* Fire put out within an hour, other generators failed
* Many opt for holiday in Seychelles
* Some passengers praise crew, others complain of conditions (Recasts, adds more quotes)
By George Thande
VICTORIA, March 1 (Reuters) - Weary passengers complained of unbearable heat and appalling hygiene for three days in the Indian Ocean aboard cruise ship Costa Allegra after a fire knocked out the vessel’s main power supply.
With no air conditioning, running water, lights or hot food, the 627 passengers were forced to sleep on deck in the stifling heat until the liner was towed into Seychelles capital Victoria on Thursday.
One of the Costa Allegra’s three diesel generators caught fire on Monday and although the blaze was extinguished within an hour two more generators in the engine room then failed, the ship’s captain, Niccolo Alba, told a news conference.
Alba said a general emergency was declared when the generator caught fire, the lifeboats were prepared and passengers were ready to abandon ship as the liner drifted in the Indian Ocean, where Somali pirates roam.
“It was terrible, as you can imagine. Hygiene conditions were absolutely deplorable. I have some photos that show the state of the toilets. We stayed for three days without electricity, it’s very difficult to live in such conditions, especially in such heat,” one passenger told Reuters Television.
Alba said two people had fallen in the dark and hurt themselves, but he denied an earlier report from a Seychelles health ministry official that six people had broken limbs.
“They were able to put the fire out and from that point on, it was just a matter of inconvenience, not having enough food, not being able to rest well at night...the heat is unbearable, so we had to spend most of our nights on the top deck of the ship,” said another passenger.
More than half the passengers took up the offer of a seven or 14-day holiday on the archipelago from the ship’s owner Costa Cruises, the same company whose giant liner Costa Concordia smashed into rocks off Italy in January.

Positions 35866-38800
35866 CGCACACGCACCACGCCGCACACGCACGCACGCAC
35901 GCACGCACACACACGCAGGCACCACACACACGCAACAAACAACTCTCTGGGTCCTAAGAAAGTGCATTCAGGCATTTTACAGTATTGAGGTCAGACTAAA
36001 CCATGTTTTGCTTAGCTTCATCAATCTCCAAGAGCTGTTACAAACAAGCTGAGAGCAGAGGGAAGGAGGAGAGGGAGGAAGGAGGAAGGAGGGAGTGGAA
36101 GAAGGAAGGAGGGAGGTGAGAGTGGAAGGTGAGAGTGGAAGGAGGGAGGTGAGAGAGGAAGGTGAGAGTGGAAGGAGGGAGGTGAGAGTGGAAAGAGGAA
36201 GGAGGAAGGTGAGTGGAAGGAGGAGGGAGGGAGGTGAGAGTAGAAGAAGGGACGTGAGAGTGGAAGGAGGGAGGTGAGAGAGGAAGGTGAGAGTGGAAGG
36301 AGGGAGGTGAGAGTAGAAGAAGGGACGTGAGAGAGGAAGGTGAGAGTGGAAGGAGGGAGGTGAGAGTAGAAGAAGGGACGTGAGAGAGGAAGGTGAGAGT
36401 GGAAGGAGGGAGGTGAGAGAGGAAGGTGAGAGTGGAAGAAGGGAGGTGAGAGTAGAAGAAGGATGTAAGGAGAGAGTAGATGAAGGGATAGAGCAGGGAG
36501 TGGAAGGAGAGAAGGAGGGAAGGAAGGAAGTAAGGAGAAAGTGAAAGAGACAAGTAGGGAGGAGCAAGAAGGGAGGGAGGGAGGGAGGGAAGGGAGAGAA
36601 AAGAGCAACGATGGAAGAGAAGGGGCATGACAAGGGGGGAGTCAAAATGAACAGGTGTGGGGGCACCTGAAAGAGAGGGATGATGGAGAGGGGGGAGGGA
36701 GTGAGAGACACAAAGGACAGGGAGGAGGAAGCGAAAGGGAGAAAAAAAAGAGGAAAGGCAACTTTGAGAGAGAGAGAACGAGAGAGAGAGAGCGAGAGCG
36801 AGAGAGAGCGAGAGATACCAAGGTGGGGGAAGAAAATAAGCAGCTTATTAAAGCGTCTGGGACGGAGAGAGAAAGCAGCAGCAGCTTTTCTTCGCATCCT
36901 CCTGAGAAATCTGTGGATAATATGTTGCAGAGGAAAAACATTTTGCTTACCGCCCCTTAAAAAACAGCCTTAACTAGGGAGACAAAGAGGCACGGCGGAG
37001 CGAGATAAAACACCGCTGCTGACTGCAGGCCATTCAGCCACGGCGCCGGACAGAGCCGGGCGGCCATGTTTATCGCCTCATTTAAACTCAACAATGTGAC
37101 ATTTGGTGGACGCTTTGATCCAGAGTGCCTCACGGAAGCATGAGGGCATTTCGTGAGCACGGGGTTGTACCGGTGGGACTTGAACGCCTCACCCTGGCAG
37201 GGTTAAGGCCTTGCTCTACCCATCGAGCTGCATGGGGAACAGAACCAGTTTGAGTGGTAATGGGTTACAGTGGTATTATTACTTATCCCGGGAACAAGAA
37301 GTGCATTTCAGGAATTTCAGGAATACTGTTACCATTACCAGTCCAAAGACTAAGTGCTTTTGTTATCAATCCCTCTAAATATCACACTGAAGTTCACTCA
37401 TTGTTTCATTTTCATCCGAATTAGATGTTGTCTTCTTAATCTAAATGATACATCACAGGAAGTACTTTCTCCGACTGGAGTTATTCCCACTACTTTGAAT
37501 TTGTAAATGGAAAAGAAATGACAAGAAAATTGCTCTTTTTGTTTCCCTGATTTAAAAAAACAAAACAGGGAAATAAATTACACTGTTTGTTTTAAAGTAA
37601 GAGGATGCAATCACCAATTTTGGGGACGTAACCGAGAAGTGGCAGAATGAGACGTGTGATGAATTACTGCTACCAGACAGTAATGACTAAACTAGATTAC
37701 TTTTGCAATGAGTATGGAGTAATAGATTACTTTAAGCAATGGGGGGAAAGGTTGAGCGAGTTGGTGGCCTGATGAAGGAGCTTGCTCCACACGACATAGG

At 29,000 gross tonnes, the ship is considerably smaller than the huge Costa Concordia which capsized, killing at least 25 people.
A team from Costa Cruises, a unit of the U.S. cruise line giant Carnival Corp. , boarded the Costa Allegra on Wednesday to arrange hotel accommodation and onward flights for the passengers. It said more than 600 airline seats and 400 rooms had been reserved.
“I WANT TO GO HOME”
A small generator was installed in the crippled vessel, but was only powerful enough to run its auxiliary communication system, not the air conditioning or cooking systems.
With no lights working on board, the company said it had dropped hundreds of torches onto the ship to help passengers find their way around at night.
A passenger from Germany praised the crew, saying they had tried their best to make those on board comfortable.
Another passenger from the Indian Ocean island of Reunion said he felt tired and dirty and had been afraid of pirates, but there was never any shortage of drinking water or sandwiches.
Norbert Stiekema, executive vice-president at Costa Cruises, told the news conference that all passengers were offered the option of a holiday or a flight home, and that all outstanding bills on the ship had been cancelled.
The passengers were met in Victoria by ambulances, a Red Cross medical team and a fleet of small buses to take them to hotels on the country’s main island of Mahe.
One woman was rushed into an ambulance and another had to be supported as she walked off the ship.
The passengers, including four children, are from 25 nations. The largest contingents are 127 from France and 126 from Italy. There were also 38 Germans, 31 Britons, 13 Canadians and eight Americans.
The Costa Allegra left Diego Suarez in Madagascar on Saturday and, sailing northeast, had been due to dock in Mahe on Tuesday. While 376 passengers opted to stay on in the Seychelles, others had had enough
“I am no longer in the mood for a holiday. I want to go home as soon as I can,” said another passenger.
Editing by David Clarke and Karolina Tagaris